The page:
Feuerhand is the most famous brand of hurricane lanterns in Europe, with a very remarkable logo, a hand with a flame in it. From 1936 the name Feuerhand was also added to the logo.
The history of Feuerhand started in Beierfeld; Hermann Nier ran a plumbing workshop from 1870 and made many other products, including lanterns. At that time of industrialization, many workshops disappeared, making way for factories where products were made with machines. The brothers Hermann and Ernst Nier started producing storm lanterns on a larger scale in 1893. In 1898 the Nier brothers were taken over by the Frankonia Albert Frank metalware. The brothers continued to work for this company in production.
Due to different opinions, Hermann Nier left this company in 1902 and started his storm lantern production with the company name Hermann Nier Feuerhandwerk. In the same year, Hermann Nier also filed a patent for the production of storm lanterns by using the stamping and folding techniques with tin-plating. Hot-dip so that no more soldering was involved. Hermann Nier's son Bruno Nier was the driving force behind Feuerhand at the beginning of the 20th century.
Before World War II
Between 1914 and 1918, many German lantern manufacturers had to (partly) convert their production to products for the war, then Hermann Nier Feuerhandwerk also produced hand grenades. Hermann Nier died in 1921. In 1914 the brand Feuerhand was a registered brand; in 1926, Feuerhand also registered the brand name Firehand in America. From 1920 there was a circle around the logo.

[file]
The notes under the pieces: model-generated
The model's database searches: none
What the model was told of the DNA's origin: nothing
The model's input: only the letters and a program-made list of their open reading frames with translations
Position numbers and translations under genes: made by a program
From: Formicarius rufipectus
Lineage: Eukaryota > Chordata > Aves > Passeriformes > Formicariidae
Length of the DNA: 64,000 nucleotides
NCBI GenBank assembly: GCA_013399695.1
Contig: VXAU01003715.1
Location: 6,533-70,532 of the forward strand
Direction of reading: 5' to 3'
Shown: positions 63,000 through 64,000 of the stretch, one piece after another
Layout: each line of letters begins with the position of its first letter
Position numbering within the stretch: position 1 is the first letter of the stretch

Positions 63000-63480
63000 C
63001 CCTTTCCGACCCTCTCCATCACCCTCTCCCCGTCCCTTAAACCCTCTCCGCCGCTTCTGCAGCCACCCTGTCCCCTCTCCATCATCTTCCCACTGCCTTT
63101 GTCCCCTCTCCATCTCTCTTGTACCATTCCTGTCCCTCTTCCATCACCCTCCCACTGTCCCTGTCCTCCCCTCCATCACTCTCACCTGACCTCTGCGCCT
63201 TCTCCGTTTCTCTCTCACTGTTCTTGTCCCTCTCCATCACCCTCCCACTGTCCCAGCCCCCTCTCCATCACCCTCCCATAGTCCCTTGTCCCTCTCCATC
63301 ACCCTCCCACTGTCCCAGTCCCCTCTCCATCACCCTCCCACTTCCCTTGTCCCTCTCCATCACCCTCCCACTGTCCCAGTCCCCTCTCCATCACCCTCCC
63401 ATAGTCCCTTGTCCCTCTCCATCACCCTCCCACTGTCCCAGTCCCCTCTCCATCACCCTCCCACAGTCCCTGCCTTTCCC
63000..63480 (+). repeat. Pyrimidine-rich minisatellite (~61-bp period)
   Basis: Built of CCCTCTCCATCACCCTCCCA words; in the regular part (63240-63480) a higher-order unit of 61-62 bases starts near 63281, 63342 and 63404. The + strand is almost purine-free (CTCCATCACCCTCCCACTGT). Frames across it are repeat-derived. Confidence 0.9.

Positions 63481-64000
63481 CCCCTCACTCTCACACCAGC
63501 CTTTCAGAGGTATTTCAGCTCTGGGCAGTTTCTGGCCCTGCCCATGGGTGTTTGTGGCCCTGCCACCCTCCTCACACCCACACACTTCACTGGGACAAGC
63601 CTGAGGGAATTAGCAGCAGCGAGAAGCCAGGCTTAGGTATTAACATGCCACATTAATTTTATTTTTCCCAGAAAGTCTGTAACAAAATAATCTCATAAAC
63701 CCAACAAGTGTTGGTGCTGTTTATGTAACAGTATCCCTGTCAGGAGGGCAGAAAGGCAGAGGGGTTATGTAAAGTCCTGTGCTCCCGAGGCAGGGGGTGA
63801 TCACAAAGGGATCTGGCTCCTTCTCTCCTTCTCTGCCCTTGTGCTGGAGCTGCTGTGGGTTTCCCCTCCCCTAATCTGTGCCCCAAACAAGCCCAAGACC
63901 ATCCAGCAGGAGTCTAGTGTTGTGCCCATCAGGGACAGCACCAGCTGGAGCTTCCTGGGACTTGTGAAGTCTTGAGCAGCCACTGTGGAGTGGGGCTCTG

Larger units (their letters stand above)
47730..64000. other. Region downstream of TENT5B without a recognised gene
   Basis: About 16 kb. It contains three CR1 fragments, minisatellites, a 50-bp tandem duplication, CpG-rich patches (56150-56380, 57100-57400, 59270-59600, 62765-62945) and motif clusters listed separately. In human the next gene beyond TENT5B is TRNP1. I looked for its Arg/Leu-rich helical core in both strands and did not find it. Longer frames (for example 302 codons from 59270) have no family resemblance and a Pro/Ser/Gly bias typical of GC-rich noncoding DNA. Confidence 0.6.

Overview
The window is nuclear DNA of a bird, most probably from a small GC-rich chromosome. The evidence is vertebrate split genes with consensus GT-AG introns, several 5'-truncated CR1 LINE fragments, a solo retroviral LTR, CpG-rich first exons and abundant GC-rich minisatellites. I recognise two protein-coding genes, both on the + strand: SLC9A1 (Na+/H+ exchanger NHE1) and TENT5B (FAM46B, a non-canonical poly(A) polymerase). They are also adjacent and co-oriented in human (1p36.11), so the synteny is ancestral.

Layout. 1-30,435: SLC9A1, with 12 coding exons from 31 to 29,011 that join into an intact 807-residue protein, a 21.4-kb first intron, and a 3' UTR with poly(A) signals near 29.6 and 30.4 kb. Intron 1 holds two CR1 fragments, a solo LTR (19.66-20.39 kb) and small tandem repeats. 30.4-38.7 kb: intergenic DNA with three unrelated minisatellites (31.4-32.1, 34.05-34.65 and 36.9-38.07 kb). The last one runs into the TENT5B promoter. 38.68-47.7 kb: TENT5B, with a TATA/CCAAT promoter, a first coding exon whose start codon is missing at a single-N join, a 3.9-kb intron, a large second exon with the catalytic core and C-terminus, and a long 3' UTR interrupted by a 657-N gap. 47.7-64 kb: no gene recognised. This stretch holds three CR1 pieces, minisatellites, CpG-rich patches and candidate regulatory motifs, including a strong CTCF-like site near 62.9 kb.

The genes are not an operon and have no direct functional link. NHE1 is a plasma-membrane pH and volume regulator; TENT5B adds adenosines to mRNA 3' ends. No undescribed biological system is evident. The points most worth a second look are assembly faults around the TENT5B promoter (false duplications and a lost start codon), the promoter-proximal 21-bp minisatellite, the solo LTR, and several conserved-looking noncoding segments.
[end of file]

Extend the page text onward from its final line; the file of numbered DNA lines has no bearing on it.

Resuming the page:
The storm lantern Feuerhand gained a lot of fame with is the Feuerhand Baby, which has been marketed since 1933 and is still (or is already being) produced in Germany. Partly because of the Feuerhand Baby, there was much disagreement between 1935 and 1939 with the American brand Dietz regarding patents. They also gained a lot of fame with the so-called Sturmkappe; this hood provided extra wind protection. Between 1918 and 1938, Feuerhand and Dietz were the largest producers of storm lanterns worldwide. They were jointly responsible for worldwide sales of 12 million storm lanterns per year, out of a global total of 18 million.
During World War II
Sales collapsed during World War II. At that time, lanterns were only produced for the German army. After the war, the Nier family was confiscated, and the machines were dismantled and transferred to the Soviet Union. The Russians arrested Ernst Bruno Nier. Ernst Bruno Nier died in Bautzen in 1950. The Nier family fled to Lüdenscheid in Westphalia and started again on a small scale with the production of storm lanterns. They then moved to Hohenlockstedt. In Beierfeld, the building, in which the blueprints were still present, was recommissioned by Volkseigener Betrieb Metallwaren (VEB MEWA). The Nier family still owned the brand name Feuerhand, so they used the brand name Bat, also a very well-known brand of storm lanterns.
When the heyday where over
From 1953 Nier was able to establish itself again on the international market, but the heyday for the storm lantern had already passed. In 1989 the Nier family left the original company, and Reco Im-Export took over the brand name. The company Feuerhand GmbH was founded in 2003 but went bankrupt in 2012. In 1989 production started again with the Feuerhand Baby Special 276; this was the only lantern that Feuerhand produced then. As of 2014, the brand name Feuerhand is owned by the Petromax group, also well known for its pressure lamp.
More about Feuerhand
Below is a fascinating website about Feuerhand and an explanation about fuel and fuse holders, which are made available by Dr. Phil. Detlef Bunk, for which thanks:
And offcourse on the website of Feuerhand: